Refitting the 112-Foot ‘Hannah’ for Charter

The owner of this Westport 112 wasn't planning on making any changes, but then his wife had other ideas.

Westport 112 Refit
Westport Yachts launched Hannah in 2003. The current owner bought the yacht in 2020. It charters in Florida and the Bahamas year-round. Courtesy Westport Yachts

At first, the owner thought he and his family would use the 112-foot Hannah without making any changes. Then, his wife looked at it.

“The original idea was just to change a few things inside, but you start one thing, and you say, ‘Why don’t you do the next one?’” he says. “We kept going and going and going.”

After buying the Westport yacht in early 2020, the owner brought in Destry Darr Designs for the refit. She ended up orchestrating a total overhaul, finishing the project at the end of 2020. The yacht’s post-refit maiden cruise with the family was during the Christmas and New Year’s holidays that winter, then Westport Yachts began offering Hannah for charter.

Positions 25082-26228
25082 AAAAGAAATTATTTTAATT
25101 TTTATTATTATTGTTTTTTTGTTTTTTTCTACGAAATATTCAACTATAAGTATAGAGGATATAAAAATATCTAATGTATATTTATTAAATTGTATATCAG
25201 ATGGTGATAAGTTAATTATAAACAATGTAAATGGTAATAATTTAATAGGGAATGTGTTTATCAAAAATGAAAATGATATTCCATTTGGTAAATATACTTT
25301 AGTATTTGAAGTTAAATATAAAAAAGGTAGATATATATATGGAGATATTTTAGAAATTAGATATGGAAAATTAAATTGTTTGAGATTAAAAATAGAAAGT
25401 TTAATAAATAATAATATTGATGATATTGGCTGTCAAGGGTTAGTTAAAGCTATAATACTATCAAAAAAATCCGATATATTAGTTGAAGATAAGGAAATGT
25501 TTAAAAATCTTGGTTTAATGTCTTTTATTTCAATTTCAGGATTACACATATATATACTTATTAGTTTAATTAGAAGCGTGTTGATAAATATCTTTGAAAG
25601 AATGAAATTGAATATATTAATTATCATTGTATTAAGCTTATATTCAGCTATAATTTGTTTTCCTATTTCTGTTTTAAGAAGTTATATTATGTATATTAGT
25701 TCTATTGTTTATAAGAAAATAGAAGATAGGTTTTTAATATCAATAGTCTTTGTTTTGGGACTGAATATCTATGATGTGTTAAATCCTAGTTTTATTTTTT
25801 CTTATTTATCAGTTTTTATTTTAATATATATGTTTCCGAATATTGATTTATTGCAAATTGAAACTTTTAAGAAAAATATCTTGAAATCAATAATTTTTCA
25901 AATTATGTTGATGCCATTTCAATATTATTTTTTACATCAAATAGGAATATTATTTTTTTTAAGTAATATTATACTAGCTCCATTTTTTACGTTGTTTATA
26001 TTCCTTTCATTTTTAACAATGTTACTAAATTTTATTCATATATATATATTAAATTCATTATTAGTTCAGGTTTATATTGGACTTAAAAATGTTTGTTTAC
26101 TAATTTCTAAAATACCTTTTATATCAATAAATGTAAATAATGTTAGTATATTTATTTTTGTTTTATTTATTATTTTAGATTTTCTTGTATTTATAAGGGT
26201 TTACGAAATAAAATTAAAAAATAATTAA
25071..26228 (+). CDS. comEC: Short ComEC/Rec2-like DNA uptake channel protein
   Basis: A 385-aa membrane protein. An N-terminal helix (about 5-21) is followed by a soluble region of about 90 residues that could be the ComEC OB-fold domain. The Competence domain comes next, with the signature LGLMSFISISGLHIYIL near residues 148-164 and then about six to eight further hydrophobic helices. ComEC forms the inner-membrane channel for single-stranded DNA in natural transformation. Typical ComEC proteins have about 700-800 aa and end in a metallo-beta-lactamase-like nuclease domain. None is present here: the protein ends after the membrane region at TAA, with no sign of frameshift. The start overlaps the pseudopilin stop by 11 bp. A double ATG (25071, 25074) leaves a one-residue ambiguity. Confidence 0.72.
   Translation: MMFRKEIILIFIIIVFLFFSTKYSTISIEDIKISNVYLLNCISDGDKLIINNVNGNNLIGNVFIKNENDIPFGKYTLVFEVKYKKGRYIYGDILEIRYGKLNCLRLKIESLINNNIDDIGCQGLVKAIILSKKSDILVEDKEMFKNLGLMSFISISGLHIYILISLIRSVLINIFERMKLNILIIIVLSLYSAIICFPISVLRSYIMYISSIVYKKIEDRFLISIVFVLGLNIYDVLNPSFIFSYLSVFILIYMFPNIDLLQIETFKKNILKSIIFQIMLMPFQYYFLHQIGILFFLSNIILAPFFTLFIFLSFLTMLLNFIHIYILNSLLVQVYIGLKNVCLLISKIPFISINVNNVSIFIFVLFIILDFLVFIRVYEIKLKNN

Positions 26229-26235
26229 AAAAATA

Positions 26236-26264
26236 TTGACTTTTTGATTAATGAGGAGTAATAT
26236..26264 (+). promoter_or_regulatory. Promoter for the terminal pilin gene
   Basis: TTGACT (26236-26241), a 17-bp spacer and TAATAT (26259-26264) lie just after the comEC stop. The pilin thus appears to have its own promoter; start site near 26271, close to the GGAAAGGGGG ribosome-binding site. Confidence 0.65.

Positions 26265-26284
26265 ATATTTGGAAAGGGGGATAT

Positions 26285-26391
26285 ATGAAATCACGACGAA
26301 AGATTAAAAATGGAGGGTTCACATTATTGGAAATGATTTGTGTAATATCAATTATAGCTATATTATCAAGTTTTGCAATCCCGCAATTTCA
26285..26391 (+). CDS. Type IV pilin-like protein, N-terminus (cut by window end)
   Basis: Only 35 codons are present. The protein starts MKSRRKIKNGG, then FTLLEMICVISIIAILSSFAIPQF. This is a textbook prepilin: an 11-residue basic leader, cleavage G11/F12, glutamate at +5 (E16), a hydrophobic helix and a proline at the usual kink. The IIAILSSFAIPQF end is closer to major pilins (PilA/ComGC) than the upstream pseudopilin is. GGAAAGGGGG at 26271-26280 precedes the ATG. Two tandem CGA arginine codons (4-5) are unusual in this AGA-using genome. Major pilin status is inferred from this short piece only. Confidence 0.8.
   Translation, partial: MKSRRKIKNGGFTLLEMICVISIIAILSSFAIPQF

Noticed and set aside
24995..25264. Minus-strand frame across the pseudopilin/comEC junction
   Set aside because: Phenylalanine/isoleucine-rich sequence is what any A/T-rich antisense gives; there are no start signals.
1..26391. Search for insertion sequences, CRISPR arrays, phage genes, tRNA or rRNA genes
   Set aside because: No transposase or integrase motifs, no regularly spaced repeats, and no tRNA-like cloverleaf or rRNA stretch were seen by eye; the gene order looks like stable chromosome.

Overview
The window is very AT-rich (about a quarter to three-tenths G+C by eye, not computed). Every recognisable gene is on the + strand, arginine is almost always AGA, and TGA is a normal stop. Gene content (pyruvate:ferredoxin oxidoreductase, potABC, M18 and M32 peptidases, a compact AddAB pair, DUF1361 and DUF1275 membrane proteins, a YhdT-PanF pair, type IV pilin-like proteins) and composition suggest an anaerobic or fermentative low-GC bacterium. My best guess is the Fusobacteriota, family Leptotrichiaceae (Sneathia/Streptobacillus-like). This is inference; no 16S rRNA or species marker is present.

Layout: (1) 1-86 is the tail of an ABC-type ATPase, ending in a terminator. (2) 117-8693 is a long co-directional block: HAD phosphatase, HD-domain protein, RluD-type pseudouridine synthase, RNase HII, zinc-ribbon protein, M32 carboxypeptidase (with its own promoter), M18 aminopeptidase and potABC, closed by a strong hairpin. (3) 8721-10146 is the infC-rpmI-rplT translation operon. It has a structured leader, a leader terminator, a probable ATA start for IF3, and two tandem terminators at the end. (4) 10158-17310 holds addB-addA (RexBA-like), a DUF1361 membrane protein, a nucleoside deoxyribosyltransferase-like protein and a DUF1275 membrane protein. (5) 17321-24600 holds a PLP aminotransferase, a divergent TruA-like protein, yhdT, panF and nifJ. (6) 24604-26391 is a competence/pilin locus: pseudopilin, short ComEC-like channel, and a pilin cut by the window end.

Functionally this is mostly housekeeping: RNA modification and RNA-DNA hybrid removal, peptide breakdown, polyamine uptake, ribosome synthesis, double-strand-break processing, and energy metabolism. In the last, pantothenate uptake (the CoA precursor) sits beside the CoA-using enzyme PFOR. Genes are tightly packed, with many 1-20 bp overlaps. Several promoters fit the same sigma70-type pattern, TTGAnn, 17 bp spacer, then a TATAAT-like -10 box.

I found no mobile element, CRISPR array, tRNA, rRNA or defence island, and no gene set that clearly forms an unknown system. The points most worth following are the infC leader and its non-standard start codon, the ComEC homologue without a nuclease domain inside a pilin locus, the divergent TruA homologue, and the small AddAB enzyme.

By the end of 2021, the yacht had done 12 weeks, with clients continuing to line up for more.

Westport 112 Refit
Accommodations are for eight guests in four staterooms, including a master with a California king berth on centerline. Courtesy Westport Yachts

“The styling of the yacht, the look—it’s just beautiful,” says Kim Vickery, who manages Hannah’s charter program at Westport Yachts. “Clients are very drawn to it. It’s modern with open spaces. You send them the photos, and they say, ‘OK, I want that one.’”